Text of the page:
English [ edit ]
Pronunciation [ edit ]
Etymology 1 [ edit ]
Middle English , from shelde Old English ( scield “ shield ”), from Proto-Germanic ( *skelduz “ shield ”), from Proto-Indo-European , *(s)keit- , *(s)keid- ( *kheit- “ shield, cover ”). Cognate with West Frisian , skyld Dutch ( schild “ shield ”), German ( Schild “ shield ”), Danish ( skjold “ shield ”), Icelandic ( skjöldur “ shield ”), Latin ( scūtum “ shield ”), Irish ( sciath “ shield ”), Latgalian ( škīda “ shield ”), Lithuanian ( skydas “ shield ”), Russian ( щит ščit, “ shield ”).
shield ( plural ) shields
protects or defends; defense; shelter; protection.
A broad piece of defensive
armor, carried on the arm, formerly in general use in war, for the protection of the body.
: 1592, William Shakespeare, , Act 4, Scene 3, line 56 Richard III
Go muster men. My counsel is my shield; We must be brief when traitors brave the field.
: 1599, William Shakespeare, , Act III, Scene II, line 8 Henry V
Knock go and come; God's vassals drop and die; And sword and shield, In bloody field, Doth win immortal fame.
: 1786, Francis Grose, A Treatise on Ancient Armour and Weapons, page 22
The shields used by our Norman ancestors were the triangular or heater shield, the target or buckler, the roundel or rondache, and the pavais, pavache, or tallevas.
: 1898, Winston Churchill, chapter 8, The Celebrity
My client welcomed the judge […] and they disappeared together into the Ethiopian card-room, which was filled with the assegais and exclamation point shields Mr. Cooke had had made at the sawmill at Beaverton. Figuratively, one who protects or defends.
: 1611, The Holy Bible, edition King James Version, Genesis 15:1
Fear not, Abram: I am thy shield, and thy exceeding great reward.
( lichenology ) In lichens, a hardened cup or disk surrounded by a rim and containing the fructification, or asci.
( mining ) A framework used to protect workmen in making an adit under ground, and capable of being pushed along as excavation progresses.
( science fiction ) A field of energy that protects or defends. Something shaped like a shield, usually an inverted triangle with slightly curved lower sides.
( heraldry ) The escutcheon or field on which are placed the bearings in coats of arms. A
spot resembling, or having the form of a shield.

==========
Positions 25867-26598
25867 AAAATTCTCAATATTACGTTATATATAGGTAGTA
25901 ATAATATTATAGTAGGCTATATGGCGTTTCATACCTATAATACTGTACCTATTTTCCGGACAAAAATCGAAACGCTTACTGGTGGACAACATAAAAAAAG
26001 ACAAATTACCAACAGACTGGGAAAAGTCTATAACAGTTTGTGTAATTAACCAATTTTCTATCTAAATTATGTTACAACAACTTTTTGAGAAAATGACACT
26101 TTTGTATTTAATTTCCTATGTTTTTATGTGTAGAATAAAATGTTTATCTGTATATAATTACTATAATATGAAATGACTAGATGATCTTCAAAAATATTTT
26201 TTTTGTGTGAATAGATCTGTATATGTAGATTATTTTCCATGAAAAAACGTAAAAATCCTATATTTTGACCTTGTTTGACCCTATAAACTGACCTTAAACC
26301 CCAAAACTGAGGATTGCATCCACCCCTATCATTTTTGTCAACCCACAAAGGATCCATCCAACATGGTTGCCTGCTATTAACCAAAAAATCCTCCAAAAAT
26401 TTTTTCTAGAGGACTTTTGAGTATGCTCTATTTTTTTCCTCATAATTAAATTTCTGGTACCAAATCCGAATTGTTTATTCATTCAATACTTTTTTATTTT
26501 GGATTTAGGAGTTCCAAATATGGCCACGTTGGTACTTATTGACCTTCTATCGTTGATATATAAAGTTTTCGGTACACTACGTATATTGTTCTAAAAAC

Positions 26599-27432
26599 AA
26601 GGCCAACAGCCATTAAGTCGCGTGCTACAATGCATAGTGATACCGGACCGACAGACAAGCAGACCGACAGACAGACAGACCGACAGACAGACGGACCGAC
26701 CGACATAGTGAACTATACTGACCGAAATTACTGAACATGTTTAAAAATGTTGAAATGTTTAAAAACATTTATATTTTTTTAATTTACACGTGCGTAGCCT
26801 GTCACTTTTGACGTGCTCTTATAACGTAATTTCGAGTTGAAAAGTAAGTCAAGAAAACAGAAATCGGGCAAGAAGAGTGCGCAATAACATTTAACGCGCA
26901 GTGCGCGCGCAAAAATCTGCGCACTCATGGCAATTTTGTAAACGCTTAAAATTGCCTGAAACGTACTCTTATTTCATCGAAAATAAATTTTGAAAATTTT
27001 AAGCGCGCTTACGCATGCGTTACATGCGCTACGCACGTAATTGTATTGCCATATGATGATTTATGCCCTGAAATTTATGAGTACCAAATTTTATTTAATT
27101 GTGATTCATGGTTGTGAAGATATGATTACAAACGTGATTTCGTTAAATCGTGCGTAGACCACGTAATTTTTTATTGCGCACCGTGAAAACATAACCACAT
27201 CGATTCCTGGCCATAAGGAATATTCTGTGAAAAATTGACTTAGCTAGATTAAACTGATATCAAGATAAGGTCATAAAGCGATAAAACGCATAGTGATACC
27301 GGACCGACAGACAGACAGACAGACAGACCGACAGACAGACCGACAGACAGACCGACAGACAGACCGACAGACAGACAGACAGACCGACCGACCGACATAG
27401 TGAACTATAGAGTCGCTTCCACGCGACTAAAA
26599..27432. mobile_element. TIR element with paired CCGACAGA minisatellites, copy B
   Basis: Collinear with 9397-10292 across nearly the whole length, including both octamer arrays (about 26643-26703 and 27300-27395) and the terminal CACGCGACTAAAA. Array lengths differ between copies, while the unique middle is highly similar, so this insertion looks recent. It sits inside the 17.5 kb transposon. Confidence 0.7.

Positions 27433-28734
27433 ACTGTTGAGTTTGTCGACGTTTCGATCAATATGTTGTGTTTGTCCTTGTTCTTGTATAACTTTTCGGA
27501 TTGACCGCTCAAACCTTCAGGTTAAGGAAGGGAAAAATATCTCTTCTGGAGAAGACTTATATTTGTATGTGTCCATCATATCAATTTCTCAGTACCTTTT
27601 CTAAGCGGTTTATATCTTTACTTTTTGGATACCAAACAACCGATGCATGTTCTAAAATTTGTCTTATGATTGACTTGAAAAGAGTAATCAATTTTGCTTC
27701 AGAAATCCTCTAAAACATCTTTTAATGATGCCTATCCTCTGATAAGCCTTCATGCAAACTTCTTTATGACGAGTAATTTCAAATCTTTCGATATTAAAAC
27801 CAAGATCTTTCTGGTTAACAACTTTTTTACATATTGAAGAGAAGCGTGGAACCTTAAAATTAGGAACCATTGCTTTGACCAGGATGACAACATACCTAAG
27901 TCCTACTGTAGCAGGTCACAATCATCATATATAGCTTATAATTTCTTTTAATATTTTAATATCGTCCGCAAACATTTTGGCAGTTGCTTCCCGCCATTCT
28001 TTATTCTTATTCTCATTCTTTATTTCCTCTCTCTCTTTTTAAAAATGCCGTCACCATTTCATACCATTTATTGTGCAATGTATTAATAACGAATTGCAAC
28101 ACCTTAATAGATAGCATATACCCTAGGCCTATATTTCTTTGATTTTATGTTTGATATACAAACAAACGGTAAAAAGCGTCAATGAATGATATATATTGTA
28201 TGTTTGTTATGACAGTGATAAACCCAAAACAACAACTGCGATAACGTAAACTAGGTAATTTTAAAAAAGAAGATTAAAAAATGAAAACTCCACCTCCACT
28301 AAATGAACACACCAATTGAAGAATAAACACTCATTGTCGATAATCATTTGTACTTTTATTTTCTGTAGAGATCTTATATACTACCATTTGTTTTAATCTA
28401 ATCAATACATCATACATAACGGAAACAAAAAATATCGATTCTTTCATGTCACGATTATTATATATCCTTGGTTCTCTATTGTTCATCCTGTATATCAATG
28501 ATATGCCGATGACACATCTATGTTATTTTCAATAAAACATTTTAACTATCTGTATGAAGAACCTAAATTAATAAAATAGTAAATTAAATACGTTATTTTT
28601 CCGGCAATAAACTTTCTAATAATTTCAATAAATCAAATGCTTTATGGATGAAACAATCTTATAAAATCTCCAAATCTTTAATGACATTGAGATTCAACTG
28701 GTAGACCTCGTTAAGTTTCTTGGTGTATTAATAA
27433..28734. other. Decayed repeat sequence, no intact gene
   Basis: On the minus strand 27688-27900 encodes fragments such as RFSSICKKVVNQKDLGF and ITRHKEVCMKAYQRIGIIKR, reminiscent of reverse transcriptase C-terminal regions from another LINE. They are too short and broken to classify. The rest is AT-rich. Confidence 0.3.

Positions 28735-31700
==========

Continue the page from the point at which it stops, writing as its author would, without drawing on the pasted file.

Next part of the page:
( obsolete ) A coin, the old French crown, or écu, having on one side the figure of a shield.
( transport ) A sign or symbol, usually containing numbers and sometimes letters, identifying a highway route.
( colloquial , law enforcement ) A police badge.
( geology ) A large expanse of exposed stable Precambrian rock.
( geology ) A wide and relatively low-profiled volcano, usually composed entirely of lava flows.
Hyponyms [ edit ]
Anything that protects or defends
Translations [ edit ]
anything that protects or defends
( وِقايَه، وِقاء wiqāyah, wiqāʾ) Chinese:
trad. , 保護者 simpl. (bǎohùzhě), 保护者 trad. , 防護物 simpl. (fánghùwù) 防护物 Czech:
štít (cs) , m kryt Danish:
, skjold -skjold Dutch:
bescherming (nl) , f scherm (nl) n Estonian:
suoja , (fi) kilpi (fi) French:
bouclier (fr) m Galician:
escudo (gl) m German:
Schutz (de) m Greek:
ασπίδα (el) ( f aspída) Hebrew:
מגן (he) ( m magen), שריון (he) ( m shiryon) Hungarian:
védelem (hu) Icelandic:
pelindung (id) Italian:
scudo (it) , m protezione (it) , f rifugio (it) , m riparo (it) , m copertura (it) f
figuratively, one who protects or defends
a spot resembling, or having the form of a shield.
obsolete: a coin, the old French crown, or écu
sci fi: a field of energy that protects or defends
colloquial: a police badge
transportation: a sign or symbol identifying a highway route.
Etymology 2 [ edit ]
Old English . scieldan
shield ( third-person singular simple present , shields present participle , shielding simple past and past participle ) shielded
To protect, to defend.
2004, Chris Wallace, “Character: Profiles in Presidential Courage”:
Shots rang out and a 15-year-old boy, shielding a woman from the line of fire, was killed.
( electricity ) to protect from the influence of
Translations [ edit ]
electricity: to protect from the influence of
Anagrams [ edit ]